As the relationship between the iPod, iPhone, and iTunes gets ever more complicated with apps, photo and video sharing, and iTunes 9 management options, one thing still remains clear: syncing with a computer, be it desktop or laptop, is still a pain in the butt. But sharing content between computers authorized under a shared iTunes account has just gotten a little easier.
Buried in Apple's press conference amid iPod and iTunes news was an announcement of Home Sharing, a service that will make transferring music and movies between the five computers that your content a simpler matter than it's ever been. Although Apple didn't demonstrate this feature extensively during the keynote, we hope it works as well as it sounds like it does. While enabling easier use of purchased content is a welcome idea, here's a better one: why not finally allow a user to create a home media server that all their computers and wireless devices can access seamlessly over Wi-Fi from anywhere in the world?
Such technology already exists via third-party software and hardware, but none of them work as easily as Apple's baked-in software. Services such as Spotify begin to tackle the problem via the cloud, but replicating existing technology has never stopped Apple before (see Time Capsule, for instance). But a media server is still a great idea for them to get behind...if only they would. We've been waiting since 2008, but news has gone dim on the server front.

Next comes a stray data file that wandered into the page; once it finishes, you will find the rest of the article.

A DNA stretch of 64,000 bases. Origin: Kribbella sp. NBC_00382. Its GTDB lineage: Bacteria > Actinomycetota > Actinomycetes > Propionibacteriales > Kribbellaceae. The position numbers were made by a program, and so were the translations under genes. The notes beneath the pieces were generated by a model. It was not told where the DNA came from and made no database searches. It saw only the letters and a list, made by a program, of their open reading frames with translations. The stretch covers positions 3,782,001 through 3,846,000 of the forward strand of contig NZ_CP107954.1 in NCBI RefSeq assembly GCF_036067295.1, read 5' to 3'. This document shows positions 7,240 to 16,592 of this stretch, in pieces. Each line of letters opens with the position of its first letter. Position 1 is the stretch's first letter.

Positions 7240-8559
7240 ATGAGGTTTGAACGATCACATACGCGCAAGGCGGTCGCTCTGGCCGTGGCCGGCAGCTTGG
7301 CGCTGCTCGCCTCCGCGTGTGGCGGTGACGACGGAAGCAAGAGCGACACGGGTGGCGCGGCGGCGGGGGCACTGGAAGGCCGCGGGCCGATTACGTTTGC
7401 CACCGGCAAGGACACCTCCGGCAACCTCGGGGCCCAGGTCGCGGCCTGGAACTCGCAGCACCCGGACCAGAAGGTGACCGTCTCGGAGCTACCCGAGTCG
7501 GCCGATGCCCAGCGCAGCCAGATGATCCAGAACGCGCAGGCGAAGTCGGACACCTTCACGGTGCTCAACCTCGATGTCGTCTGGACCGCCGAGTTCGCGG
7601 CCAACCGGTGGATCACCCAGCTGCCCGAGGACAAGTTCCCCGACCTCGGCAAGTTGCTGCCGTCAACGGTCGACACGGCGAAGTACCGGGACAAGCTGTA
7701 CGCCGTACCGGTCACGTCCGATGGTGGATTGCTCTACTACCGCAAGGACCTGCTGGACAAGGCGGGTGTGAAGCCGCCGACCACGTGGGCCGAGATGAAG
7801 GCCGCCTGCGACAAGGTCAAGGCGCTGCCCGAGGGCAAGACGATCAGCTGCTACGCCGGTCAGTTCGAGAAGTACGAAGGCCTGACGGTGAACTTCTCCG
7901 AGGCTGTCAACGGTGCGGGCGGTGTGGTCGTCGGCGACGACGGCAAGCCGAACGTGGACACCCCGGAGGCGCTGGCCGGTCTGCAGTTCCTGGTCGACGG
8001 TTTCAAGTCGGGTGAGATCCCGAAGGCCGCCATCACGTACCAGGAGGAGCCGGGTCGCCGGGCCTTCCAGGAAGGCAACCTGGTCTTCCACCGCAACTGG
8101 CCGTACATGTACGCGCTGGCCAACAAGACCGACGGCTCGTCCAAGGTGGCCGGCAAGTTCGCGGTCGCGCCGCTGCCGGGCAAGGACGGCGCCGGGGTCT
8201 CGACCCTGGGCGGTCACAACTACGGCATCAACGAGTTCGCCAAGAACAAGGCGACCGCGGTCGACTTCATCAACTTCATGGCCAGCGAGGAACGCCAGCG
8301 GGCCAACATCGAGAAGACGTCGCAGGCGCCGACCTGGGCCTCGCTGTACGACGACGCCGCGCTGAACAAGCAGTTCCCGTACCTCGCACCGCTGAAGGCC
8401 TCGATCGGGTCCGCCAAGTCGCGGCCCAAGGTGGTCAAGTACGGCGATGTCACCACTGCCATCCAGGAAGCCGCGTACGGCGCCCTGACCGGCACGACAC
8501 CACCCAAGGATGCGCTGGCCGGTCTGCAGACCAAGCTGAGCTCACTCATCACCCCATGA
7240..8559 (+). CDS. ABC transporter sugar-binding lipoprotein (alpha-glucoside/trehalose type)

If authorization is the concern, Apple can still restrict its server software to five machines. But freeing the iDevice from its slave computer is the true end goal, and the only way to get there is with a server.
Apple's Time Capsule and Apple TV have begun to explore elements of such a device, but neither allow seamless consolidation and storage access for media in the way that's truly needed. The Apple TV is a closed box and has limited storage space compared to the Time Capsule, but the Time Capsule doesn't have any media-sharing server software, making streaming content off it quite difficult, and certainly not seamless. Of course, there is the Mac Mini, which some say is Apple's missing media server. The problem is that the Mini isn't as single-purpose as a server could be...and its included storage capacity isn't server-size.
An Apple Media Box is the missing link, and would conceivably sell like hotcakes. So, where is it? And why did we spend all day watching demos of Nanos with cameras and FM radios instead?